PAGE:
During the early 1900s, Horatio Parker was one of the best-known composers in the United States. He received numerous commissions and was a patriarchal figure among America's Protestant church musicians and choral societies; his symphonic works were performed by the leading orchestras of the day; and he headed the Yale School of Music for twenty-five years. Kearns's study is a thorough analysis of the circumstances leading to Parker's popularity in pre- World War I America and his neglect thereafter. The book includes a detailed narration of the composer's life and an extensive description of his major works. Over fifty examples of his music are included, as well as a comprehensive listing of works and writings.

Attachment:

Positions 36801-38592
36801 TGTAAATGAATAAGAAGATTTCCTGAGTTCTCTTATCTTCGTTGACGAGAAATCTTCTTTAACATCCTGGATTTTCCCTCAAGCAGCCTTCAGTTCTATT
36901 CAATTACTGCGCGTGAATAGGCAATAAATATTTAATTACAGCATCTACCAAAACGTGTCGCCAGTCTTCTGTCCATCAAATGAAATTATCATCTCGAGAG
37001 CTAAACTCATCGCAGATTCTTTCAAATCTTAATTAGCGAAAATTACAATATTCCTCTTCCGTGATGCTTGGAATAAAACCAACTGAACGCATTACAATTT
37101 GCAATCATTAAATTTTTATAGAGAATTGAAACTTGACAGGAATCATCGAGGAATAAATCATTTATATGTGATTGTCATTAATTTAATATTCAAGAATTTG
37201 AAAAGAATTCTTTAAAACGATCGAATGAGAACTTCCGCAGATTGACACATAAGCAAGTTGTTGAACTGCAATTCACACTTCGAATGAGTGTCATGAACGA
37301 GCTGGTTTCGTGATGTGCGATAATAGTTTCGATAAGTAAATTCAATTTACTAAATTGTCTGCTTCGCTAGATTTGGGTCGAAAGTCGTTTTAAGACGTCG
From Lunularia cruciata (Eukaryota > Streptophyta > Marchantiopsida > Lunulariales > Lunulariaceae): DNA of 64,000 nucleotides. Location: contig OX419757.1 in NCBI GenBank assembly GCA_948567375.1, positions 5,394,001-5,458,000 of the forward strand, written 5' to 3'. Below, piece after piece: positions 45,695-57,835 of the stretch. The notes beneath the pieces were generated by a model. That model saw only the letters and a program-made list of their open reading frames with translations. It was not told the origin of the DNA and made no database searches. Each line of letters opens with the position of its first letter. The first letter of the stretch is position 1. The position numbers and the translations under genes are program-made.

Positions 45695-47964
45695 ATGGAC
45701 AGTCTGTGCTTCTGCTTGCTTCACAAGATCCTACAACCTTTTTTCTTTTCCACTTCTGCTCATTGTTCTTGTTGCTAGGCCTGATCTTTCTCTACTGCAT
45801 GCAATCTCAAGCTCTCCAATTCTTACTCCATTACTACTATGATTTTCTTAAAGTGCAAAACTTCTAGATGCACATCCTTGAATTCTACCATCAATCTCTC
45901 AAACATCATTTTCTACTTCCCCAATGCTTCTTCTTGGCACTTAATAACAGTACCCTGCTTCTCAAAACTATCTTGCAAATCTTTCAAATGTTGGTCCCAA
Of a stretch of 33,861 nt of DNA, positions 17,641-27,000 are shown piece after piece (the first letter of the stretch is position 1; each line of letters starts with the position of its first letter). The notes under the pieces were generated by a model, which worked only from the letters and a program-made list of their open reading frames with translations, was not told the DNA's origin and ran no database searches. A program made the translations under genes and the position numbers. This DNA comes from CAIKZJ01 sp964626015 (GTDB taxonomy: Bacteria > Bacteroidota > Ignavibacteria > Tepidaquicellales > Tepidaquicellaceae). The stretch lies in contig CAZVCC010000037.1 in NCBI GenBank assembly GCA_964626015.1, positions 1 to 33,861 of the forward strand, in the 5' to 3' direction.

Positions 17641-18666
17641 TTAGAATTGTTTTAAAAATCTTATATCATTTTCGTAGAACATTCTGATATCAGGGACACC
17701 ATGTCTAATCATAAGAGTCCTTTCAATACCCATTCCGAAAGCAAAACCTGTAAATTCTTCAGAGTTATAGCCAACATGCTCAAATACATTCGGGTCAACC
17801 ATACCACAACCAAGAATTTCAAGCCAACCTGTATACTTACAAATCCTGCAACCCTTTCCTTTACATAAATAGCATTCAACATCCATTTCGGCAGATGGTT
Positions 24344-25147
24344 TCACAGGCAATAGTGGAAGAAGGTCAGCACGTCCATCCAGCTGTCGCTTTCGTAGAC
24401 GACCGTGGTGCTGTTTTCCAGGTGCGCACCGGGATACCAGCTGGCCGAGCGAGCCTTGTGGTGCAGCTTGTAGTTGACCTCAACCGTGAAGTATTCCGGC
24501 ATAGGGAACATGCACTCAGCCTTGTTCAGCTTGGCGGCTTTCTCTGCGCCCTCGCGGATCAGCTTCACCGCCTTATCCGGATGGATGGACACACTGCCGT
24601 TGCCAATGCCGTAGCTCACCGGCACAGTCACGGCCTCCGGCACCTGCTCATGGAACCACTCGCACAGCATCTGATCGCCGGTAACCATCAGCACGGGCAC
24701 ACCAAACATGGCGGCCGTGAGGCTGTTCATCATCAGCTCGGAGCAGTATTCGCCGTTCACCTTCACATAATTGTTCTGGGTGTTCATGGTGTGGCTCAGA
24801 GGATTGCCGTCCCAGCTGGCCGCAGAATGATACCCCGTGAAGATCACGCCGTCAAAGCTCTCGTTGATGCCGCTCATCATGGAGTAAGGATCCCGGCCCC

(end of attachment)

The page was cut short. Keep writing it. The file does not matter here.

William Kearns (Ph.D., musicology, University of Illinois) is Professor of Music at the University of Colorado at Boulder, where he has taught classes in the history of American music for 25 years. He has been a member of the Board of Directors of the Sonneck Society of American music specialists and the editor of its Newsletter and has written numerous articles and reviews on American music.